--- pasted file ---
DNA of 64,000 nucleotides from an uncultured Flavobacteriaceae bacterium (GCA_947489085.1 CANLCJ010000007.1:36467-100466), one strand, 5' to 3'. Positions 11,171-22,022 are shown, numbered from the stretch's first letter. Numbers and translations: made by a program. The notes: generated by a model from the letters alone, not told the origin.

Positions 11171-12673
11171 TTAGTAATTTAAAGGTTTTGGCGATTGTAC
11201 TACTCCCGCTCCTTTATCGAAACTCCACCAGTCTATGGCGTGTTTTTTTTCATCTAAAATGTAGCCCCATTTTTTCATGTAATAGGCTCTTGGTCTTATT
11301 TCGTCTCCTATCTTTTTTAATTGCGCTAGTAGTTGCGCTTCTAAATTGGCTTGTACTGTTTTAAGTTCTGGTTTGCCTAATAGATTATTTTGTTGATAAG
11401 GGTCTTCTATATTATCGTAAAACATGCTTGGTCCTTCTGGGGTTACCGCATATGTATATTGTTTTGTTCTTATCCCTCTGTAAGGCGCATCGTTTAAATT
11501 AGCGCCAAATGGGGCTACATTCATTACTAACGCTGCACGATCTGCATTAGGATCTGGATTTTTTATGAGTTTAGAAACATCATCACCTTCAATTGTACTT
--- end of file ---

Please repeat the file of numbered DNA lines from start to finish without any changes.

DNA of 64,000 nucleotides from an uncultured Flavobacteriaceae bacterium (GCA_947489085.1 CANLCJ010000007.1:36467-100466), one strand, 5' to 3'. Positions 11,171-22,022 are shown, numbered from the stretch's first letter. Numbers and translations: made by a program. The notes: generated by a model from the letters alone, not told the origin.

Positions 11171-12673
11171 TTAGTAATTTAAAGGTTTTGGCGATTGTAC
11201 TACTCCCGCTCCTTTATCGAAACTCCACCAGTCTATGGCGTGTTTTTTTTCATCTAAAATGTAGCCCCATTTTTTCATGTAATAGGCTCTTGGTCTTATT
11301 TCGTCTCCTATCTTTTTTAATTGCGCTAGTAGTTGCGCTTCTAAATTGGCTTGTACTGTTTTAAGTTCTGGTTTGCCTAATAGATTATTTTGTTGATAAG
11401 GGTCTTCTATATTATCGTAAAACATGCTTGGTCCTTCTGGGGTTACCGCATATGTATATTGTTTTGTTCTTATCCCTCTGTAAGGCGCATCGTTTAAATT
11501 AGCGCCAAATGGGGCTACATTCATTACTAACGCTGCACGATCTGCATTAGGATCTGGATTTTTTATGAGTTTAGAAACATCATCACCTTCAATTGTACTT